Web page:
The autistic network: Web2.0 makes you dumb
'One nation under a format', New York Review of Books pronounces
If The Social Network dug the grave for Web 2.0, then here comes writer Zadie Smith to pile a lorryload of dirt on top.
The movie is excellent, and it’s finally got the review it deserves. Writing in the New York Review of Books, Smith has a big helping hand from Jaron Lanier, who provides her with just the right illumination.
In the movie, Zuckerberg is either a sociopath, or a tragic figure – take your pick. The movie’s scriptwriter Aaron Sorkin calls him a “tragic hero”. For Lanier, whose You Are Not A Gadget is the first and best book on the Web 2.0 culture, and the bland conformity that it requires from us, the answer is simpler.
Lanier notices that to make “connections” or “share”, as Facebook and other Web 2.0 norms demand, you have to be a dumber, simpler version of yourself. Lanier is not surprised by this. Web 2.0, like most of our software, was created by autistic people. Zuckerberg is autistic, and can’t see individuality, let alone understand it. So he can only understand what humans want through the hive mind. And by creating Facebook, he created a massive machine to help him figure it out.
“He wants to be liked… For our self-conscious generation,” writes Smith, “not being liked is as bad as it gets. Intolerable to be thought of badly for a minute, even for a moment.”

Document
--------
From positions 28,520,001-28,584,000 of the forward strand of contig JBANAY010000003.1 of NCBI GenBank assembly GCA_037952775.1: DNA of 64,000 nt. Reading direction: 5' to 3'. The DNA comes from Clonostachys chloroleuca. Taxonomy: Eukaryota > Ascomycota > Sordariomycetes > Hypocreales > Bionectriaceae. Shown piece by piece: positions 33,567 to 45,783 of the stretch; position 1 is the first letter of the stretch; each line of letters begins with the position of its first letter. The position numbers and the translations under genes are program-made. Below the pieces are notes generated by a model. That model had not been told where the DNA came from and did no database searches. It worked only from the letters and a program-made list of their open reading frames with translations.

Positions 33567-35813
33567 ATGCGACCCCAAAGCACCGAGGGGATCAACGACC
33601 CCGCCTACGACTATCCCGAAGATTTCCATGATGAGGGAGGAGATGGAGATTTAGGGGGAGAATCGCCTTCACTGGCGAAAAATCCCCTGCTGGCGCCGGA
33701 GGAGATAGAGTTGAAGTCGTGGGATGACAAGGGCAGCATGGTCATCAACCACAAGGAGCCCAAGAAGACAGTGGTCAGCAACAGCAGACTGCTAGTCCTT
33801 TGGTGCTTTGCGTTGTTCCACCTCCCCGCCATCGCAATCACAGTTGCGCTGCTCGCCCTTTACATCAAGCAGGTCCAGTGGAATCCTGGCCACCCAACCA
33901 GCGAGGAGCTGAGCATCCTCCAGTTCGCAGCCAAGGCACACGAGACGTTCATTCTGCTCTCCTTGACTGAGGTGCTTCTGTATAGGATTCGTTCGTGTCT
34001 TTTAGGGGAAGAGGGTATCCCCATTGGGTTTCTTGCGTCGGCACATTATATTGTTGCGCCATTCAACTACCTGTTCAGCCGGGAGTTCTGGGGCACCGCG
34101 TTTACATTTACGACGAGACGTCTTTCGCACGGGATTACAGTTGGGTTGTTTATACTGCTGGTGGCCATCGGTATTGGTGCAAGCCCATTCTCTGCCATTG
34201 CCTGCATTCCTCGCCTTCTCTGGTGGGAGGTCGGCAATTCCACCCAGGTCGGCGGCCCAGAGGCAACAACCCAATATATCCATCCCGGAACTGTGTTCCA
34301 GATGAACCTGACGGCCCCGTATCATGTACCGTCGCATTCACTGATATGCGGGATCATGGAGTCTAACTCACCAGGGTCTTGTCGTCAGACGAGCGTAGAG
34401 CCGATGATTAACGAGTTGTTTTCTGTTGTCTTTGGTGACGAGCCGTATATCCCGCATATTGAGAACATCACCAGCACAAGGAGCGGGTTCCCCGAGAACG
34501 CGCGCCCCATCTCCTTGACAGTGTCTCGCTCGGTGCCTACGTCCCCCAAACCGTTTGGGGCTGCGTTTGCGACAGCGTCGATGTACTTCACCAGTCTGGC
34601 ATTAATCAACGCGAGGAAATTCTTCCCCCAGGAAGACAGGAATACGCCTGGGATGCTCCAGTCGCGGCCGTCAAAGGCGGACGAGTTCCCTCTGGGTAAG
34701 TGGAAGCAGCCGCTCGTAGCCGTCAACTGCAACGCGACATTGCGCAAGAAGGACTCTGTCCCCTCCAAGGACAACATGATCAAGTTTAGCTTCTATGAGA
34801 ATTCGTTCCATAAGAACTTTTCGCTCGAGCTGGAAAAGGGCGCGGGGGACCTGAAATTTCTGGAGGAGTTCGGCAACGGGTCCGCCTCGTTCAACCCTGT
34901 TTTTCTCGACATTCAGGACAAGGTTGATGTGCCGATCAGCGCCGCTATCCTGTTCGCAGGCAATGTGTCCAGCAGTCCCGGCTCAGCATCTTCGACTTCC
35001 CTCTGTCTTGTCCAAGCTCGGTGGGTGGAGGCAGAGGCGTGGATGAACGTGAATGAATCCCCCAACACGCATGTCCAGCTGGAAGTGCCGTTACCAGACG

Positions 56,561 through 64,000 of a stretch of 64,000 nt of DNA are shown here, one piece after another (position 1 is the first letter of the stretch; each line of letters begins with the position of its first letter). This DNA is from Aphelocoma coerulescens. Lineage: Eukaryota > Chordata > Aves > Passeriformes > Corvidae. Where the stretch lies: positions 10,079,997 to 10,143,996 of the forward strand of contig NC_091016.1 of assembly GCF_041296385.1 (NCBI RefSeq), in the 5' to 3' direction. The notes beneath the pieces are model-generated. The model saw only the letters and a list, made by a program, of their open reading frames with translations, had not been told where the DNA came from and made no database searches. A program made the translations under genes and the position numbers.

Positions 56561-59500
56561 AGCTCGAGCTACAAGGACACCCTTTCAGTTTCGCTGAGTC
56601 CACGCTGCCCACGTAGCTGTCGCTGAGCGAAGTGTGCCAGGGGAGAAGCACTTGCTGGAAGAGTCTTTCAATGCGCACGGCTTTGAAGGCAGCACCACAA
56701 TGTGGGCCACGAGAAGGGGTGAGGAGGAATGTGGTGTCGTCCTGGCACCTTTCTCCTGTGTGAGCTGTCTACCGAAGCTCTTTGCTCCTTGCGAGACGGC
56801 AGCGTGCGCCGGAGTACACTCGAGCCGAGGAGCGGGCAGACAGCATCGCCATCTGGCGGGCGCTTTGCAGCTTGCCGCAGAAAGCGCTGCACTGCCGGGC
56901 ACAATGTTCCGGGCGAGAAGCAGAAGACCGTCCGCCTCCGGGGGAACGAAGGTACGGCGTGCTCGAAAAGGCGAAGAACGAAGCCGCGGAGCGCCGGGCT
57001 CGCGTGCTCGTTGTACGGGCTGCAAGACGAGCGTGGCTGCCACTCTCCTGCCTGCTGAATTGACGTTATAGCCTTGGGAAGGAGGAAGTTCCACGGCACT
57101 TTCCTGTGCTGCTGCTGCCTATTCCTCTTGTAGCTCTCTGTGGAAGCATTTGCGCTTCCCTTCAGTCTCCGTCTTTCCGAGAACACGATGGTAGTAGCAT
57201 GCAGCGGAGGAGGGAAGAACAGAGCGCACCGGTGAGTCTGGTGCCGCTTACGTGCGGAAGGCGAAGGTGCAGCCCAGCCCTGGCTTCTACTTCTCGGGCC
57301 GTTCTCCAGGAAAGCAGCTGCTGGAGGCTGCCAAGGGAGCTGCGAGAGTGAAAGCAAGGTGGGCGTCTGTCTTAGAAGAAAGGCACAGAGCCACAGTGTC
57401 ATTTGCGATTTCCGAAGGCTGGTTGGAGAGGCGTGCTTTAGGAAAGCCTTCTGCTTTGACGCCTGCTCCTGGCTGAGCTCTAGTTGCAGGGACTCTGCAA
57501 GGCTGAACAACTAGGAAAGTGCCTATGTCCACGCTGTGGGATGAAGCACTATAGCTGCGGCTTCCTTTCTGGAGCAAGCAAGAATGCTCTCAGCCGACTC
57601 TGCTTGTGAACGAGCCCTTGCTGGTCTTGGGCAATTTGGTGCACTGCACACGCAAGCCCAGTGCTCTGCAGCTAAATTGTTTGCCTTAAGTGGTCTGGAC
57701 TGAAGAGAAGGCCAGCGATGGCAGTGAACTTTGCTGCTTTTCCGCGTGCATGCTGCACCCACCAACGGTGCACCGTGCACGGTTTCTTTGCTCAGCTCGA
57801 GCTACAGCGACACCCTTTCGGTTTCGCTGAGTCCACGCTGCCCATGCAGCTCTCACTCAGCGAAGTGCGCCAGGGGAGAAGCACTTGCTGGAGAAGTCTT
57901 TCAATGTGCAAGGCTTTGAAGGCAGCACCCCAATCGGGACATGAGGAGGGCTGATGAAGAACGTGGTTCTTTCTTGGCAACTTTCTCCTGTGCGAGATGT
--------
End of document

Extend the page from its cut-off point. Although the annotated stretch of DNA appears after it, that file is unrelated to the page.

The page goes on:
She notes Zuckerberg’s behaviour as the the movie drew near: on the day the movie opened, he donated $100m to his home town’s school system. "He didn’t need to just get out ‘in front’ of the story. He had to get right on top of it and try to stop it breathing. [Then] two weeks later, he went to a screening. Why? Because everybody liked the movie."
That’s not having your own mind. But then that’s not the point. Facebook forces people into a straitjacket of conformity: “One nation under a format”, she calls it.
“The last defense of every Facebook addict is: but it helps me keep in contact with people who are far away! Well, e-mail and Skype do that, too, and they have the added advantage of not forcing you to interface with the mind of Mark Zuckerberg."
The review has spoilers, so if you haven’t seen it or plan to soon – don’t click the next link. If you have, it’s got some quite canny observations. Over here. ®
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